Silverline #4 smoothing plane

This topic contains 16 replies, has 9 voices, and was last updated by  Nathan VandenDungen 2 weeks, 1 day ago.

Viewing 15 posts - 1 through 15 (of 17 total)
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  • #550998

    Brian A
    Participant

    I notice that the Silverline #4 plane (~$56 US) that Paul recommended now has a cheaper non-identical twin (~$26 US) with a similar or identical name. From the pictures, the higher-priced earlier version has a chrome (milled?) steel cap iron, while the new one has a cap iron painted black with a mottled sort of look to it (like cast, unmilled steel or iron?). Has anyone purchased the one with the black cap iron (with yellow stripe), and if so, is it functional?

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    #551010

    Alan
    Participant

    Hi Brian,

    Silverline tools are usually the poorest quality of those around. Of course you can make one work just fine, it just means more fettling to get it to the performance you’re seeking, it will have a plastic handle, probably no frog-adjustment screw, and you’ll need to sharpen its inferior iron more often.

    For the same price, you can find an old Stanley / Record / Marples plane with Rosewood handles, Brass fittings, and Sheffield Steel cutting-iron. So everyone does that. Try eBay / Gumtree / Craigslist / Car boot sales …

    Paul may be recommending the Silverline but in-context; that’s only an evaluation of the newest/cheapest options available today. Paul has been asked “What’s the best of the new budget planes today?” He’s playing Devil’s advocate – an exercise. To see if they can be made to work at all.
    Vintage planes are the same price and leagues above those cheapo Chinese ones. Paul has always endorsed vintage Stanley/Record above anything today.

    Check-out: https://www.google.com/url?sa=t&source=web&rct=j&url=https://www.youtube.com/watch%3Fv%3DRYyV6IUpsYk&ved=2ahUKEwjf_K-zlKvdAhUsDMAKHcAGDooQwqsBMAB6BAgJEAU&usg=AOvVaw0gR2QTKBi9GaziKOPXYmAm
    You can buy one that appears past-it quite cheaply, and you’ll have a rewarding time restoring it from trash to treasure.

    #553462

    Brian A
    Participant

    Well, I’ve sent out some bids and still haven’t got a #4. In the US we don’t have ‘car boot sales’, unfortunately. It seems even the rusty ones with broken totes are selling like hotcakes on ebay. (I’m rebuilding my benchtop currently, along Paul’s lines, but keeping the current base since I only have a few hours a week to do this.)

    I currently have only a Stanley Jack plane. What am I missing out on with the #4 that a Jack can’t handle? My guess is efficiency or less muscle required?

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    #553468

    Dionysios P
    Participant

    In my opinion if you have a well tuned jack plane with a flat sole you don’t miss much compared to a No4 plane.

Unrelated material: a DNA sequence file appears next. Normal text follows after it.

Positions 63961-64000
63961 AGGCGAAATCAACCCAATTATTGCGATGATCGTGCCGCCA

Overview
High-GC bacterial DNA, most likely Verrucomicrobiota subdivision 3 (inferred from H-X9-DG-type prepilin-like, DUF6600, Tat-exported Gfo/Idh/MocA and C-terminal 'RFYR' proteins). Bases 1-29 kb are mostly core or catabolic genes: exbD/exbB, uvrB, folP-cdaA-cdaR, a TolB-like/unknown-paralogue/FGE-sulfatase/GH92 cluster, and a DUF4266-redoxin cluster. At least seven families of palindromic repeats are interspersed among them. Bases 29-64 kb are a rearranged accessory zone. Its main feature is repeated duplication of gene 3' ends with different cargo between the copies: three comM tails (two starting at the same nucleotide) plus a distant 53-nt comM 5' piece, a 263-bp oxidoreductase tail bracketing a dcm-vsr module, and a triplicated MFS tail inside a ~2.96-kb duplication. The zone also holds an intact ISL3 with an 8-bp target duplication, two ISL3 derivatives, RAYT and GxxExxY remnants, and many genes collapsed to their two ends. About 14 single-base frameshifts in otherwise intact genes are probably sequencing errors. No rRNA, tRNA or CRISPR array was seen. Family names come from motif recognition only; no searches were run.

The No4 is lighter and more versatile in case of small projects, but on the other hand, for flattening larger surfaces the longer sole of the jack plane is a plus and the longer part of the sole in front of the blade makes easier the registration of the plane on the surface to be planed.

    If you desperately want (not need) a No4 plane I will recomend to be patient and find a used one from a reputable maker on e-Bay. No matter if it looks like it was salvaged from the bottom of the sea, you will need much less time to bring it back to life compared with the time you will spend to make a new Silverline plane work (I have learned that the hard way with a Silverline No6).

    #553471

    Dave Ring
    Participant

    Brian, where do you live? While we may not have car boot sales in the US, we do have flea markets or swap meets (same thing) in most areas. Estate sales (see estatesales dot com) also happen everywhere. Antique shows, low class antique shops and antique malls can also be great sources for old tools. Most of my tools came from one or another of these sources. No shipping charges (typically $15-$20 on bench planes) and you get to actually examine what you are buying.

    Dave

    #553472

    Keith Walton
    Participant

    Are the admins here opposed to sales or trades going on? I hate to see people complain of not being able to find tools while others are leaving them sit in local antique shops because they just don’t need another plane.

    #553477

    Brian A
    Participant

    @dionysios – Yes, I’ve seen that the ‘undersea’ planes (those that can be identified at least) cost about $10 less than the shiney ones, but the bidding seems to frequently get up to ~$75-175 depending on the vintage, +$15 shipping and often with no refund available. I keep hearing they should go for under $20 but often the starting bid is ~50.

    @dave – The flea markets and ‘bargain stores’ in this area either sell overpriced decorative ‘antiques’ or cheap modern utility items, respectively. I’ve not been into every antique shop as I work when they are open, but so far I’ve only found ‘pretty’ things in them, also very pricey and no planes. I’ll take a look at that website, maybe that will bring better luck than ebay.

    @ Keith – I’m fairly certain they don’t like online commerce on this site. But there is a private messaging system.

    Meanwhile, however, I’ve got this weekend to get this wood prepped so I can’t sit on the computer all day. I’ll use the Jack. It is getting heavy though, and the arms are pretty sore from the benchtop lamination work already.